A pilot study from Genomics England is now reporting back DPYD variants in cancer patients as part of the 100,000 Genomes Project.
The DPYD protein is responsible for degrading fluoropyrimidine drugs, which include 5-fluorouracil and capecitabine. These drugs are commonly used in the treatment of cancer. Decreased activity of the DPYD protein is associated with an increased risk for severe or fatal toxicity from standard doses of fluoropyrimidine drugs. Guidelines from the Clinical Pharmacogenetics Implementation Consortium (CPIC) recommend reducing the starting dose of fluorouracil and capecitabine in patients with decreased DPYD activity, and avoiding use of the drugs in patients with absent DPYD activity.
For cancer patients recruited into the 100,000 Genomes Project, Genomics England is prospectively analyzing germline whole genome sequence (WGS) data for the presence of the rs3918290 (1905+1G>A; DPYD*2A), rs55886062 (1679T>G; DPYD*13), rs67376798 (2846A>T) and rs56038477/rs75017182 (1236G>A/1129-5923C>G; haplotype B3) variants. rs3918290 and rs55886062 are associated with absent DPYD activity, while rs67376798 and rs56038477/rs75017182 confer decreased DPYD activity. If any of these DPYD variants are discovered in the analysis, the genome analysis report for those variants includes a link out to the PharmGKB website for more information.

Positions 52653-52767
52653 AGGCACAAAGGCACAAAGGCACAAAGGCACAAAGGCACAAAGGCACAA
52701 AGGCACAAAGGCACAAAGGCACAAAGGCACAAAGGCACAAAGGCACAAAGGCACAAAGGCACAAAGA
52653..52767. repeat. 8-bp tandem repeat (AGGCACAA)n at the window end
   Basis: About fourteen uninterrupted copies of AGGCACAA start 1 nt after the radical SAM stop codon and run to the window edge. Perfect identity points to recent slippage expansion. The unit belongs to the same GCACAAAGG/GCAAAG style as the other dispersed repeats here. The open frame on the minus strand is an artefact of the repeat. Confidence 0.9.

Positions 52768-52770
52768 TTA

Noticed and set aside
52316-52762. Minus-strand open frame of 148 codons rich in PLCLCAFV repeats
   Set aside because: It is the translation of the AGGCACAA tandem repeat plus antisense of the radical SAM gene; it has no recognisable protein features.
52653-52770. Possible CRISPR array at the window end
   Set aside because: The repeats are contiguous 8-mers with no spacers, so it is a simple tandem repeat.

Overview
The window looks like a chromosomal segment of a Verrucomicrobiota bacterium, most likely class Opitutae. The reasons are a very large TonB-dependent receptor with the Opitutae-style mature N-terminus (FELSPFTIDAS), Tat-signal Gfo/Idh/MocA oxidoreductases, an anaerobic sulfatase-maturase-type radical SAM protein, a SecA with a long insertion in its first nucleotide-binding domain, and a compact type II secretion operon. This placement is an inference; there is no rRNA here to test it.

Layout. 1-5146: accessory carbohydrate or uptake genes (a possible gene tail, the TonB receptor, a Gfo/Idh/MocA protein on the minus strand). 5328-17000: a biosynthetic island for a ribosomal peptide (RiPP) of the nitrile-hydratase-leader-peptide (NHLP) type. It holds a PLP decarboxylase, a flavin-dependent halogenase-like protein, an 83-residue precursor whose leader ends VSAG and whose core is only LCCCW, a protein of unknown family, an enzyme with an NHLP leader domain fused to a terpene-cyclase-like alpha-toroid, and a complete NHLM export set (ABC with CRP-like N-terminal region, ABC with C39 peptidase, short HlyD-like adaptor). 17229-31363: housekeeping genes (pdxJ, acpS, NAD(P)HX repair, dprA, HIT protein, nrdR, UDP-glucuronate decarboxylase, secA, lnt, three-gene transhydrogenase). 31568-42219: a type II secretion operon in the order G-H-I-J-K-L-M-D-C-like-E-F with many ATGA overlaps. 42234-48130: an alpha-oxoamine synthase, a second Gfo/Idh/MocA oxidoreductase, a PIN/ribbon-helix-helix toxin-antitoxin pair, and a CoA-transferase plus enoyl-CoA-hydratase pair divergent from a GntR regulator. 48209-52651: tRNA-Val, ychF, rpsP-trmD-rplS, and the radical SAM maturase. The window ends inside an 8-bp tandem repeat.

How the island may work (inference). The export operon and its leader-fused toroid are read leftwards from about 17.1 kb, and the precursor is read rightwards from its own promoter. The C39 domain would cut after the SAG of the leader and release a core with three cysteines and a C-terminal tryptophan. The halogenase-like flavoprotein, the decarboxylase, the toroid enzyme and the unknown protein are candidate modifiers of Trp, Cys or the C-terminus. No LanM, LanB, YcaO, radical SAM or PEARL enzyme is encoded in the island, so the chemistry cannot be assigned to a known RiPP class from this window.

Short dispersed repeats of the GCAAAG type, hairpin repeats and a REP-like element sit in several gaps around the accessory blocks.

The WGS results are made available to Genomic Medicine Centres, allowing clinicians to assess whether adjusting treatment regimens may help reduce toxicity risk. Feedback on any actions taken by clinicians will be recorded and analyzed to determine the clinical effectiveness of reporting these variants within the National Health Service (NHS). The program aims to demonstrate how WGS results can help cancer patients receive effective treatment with a lower risk for severe toxicity.
Read the Genomics England blogpost
Read the CPIC guideline for fluoropyrimidines and DPYD